Social inequalities and their influence on housing risk factors and health
A data report based on the WHO LARES database.
Housing conditions have an influence on residents’ health. Different financial capacities - or social determinants in general - may lead to different housing conditions and can be a potential source of inequalities.
The analysis presented used the WHO LARES data set, providing data on housing and health for 8519 individuals in 3373 households from 8 European cities. The study used an exploratory design and identified the magnitude of inequalities for a selected number of social determinants, housing factors, and health outcomes.
Within the LARES survey, less affluent residents are more exposed to and affected by inadequate housing conditions. It is shown that inadequate housing conditions have a significant impact on several health outcomes, and that there is a social gradient for both the housing quality and the housing-related exposure, and for housing-associated health outcomes. Within the social category groups, increased exposure to environmental risks was often but not always associated with an increased health outcome. Multiple exposure scores showed the strongest associations.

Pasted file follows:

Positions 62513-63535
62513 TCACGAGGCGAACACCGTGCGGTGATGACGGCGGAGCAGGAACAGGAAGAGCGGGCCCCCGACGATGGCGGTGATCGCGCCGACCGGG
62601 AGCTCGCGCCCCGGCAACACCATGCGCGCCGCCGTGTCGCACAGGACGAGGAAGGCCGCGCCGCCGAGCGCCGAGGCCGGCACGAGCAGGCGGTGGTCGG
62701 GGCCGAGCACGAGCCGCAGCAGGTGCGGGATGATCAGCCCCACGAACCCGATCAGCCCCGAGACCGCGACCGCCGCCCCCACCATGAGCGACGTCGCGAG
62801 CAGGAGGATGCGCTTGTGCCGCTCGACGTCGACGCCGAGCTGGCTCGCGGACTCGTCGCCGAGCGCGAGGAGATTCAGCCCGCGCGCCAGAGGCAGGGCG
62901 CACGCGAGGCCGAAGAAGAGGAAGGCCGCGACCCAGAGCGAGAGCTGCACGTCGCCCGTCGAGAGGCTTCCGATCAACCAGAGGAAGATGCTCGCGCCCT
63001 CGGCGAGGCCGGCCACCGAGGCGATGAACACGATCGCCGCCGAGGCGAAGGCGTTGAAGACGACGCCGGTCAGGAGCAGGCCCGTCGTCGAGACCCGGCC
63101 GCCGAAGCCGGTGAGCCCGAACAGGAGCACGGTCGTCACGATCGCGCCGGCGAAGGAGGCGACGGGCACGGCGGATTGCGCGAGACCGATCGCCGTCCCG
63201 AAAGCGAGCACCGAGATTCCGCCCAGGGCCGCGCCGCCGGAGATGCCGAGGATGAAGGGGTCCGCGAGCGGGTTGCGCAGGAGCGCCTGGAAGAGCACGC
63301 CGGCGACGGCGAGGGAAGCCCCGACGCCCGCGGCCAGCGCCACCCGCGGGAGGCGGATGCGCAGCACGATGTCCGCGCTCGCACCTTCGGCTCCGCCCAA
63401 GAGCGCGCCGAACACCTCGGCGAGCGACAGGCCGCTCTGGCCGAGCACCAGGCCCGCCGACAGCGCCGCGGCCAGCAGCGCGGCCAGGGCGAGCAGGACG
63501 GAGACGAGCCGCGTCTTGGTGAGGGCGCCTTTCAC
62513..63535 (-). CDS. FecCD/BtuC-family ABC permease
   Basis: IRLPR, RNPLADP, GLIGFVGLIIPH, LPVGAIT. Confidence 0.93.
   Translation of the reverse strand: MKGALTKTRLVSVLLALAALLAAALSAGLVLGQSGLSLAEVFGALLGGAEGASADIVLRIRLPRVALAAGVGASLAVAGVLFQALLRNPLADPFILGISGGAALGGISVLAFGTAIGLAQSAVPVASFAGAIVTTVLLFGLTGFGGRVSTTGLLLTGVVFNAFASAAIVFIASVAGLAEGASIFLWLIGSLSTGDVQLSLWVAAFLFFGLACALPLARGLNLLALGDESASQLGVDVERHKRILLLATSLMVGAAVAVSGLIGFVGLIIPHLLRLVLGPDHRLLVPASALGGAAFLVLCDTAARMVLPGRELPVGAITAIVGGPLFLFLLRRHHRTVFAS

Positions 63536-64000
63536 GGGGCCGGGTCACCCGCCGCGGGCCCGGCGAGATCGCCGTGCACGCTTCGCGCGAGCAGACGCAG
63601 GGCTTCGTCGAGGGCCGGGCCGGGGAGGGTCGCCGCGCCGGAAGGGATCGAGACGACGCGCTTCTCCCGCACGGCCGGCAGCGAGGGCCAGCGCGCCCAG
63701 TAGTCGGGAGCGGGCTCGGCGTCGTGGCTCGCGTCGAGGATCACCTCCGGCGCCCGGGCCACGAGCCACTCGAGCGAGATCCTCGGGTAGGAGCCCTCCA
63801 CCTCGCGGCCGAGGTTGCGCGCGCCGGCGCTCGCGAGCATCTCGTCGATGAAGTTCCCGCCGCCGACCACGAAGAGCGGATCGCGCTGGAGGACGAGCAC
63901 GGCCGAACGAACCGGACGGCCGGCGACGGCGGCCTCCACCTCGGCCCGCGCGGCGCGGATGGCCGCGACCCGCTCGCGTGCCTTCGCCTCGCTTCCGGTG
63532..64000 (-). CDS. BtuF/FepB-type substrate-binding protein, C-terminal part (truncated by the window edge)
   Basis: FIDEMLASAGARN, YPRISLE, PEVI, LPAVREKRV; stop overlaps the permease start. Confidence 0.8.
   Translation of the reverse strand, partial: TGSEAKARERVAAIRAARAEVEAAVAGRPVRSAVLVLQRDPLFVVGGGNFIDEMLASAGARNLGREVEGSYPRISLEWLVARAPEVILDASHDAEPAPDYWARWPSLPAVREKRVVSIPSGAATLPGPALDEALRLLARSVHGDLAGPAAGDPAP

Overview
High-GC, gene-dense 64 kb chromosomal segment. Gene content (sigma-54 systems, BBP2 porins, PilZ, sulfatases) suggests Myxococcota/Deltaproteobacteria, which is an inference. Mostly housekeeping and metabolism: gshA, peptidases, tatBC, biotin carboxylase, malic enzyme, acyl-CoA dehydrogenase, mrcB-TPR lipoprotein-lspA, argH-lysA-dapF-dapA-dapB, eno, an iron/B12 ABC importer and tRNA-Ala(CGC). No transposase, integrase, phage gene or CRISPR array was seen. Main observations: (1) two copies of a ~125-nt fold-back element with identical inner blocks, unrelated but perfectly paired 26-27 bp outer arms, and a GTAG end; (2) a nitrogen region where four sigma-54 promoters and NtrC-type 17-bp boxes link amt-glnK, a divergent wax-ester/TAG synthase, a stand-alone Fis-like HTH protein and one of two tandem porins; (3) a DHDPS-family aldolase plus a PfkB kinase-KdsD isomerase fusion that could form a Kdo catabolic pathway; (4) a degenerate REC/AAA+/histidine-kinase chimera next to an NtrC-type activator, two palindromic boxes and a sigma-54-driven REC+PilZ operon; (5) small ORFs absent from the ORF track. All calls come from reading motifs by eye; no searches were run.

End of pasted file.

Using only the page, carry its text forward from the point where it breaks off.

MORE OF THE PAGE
Housing conditions must be considered as one of the mechanisms through which social inequalities translates into health inequalities. For the LARES cities, these results indicate a strong need for policymakers and local stakeholders to intervene and develop programmes to overcome such inequalities and provide adequate housing conditions for everyone.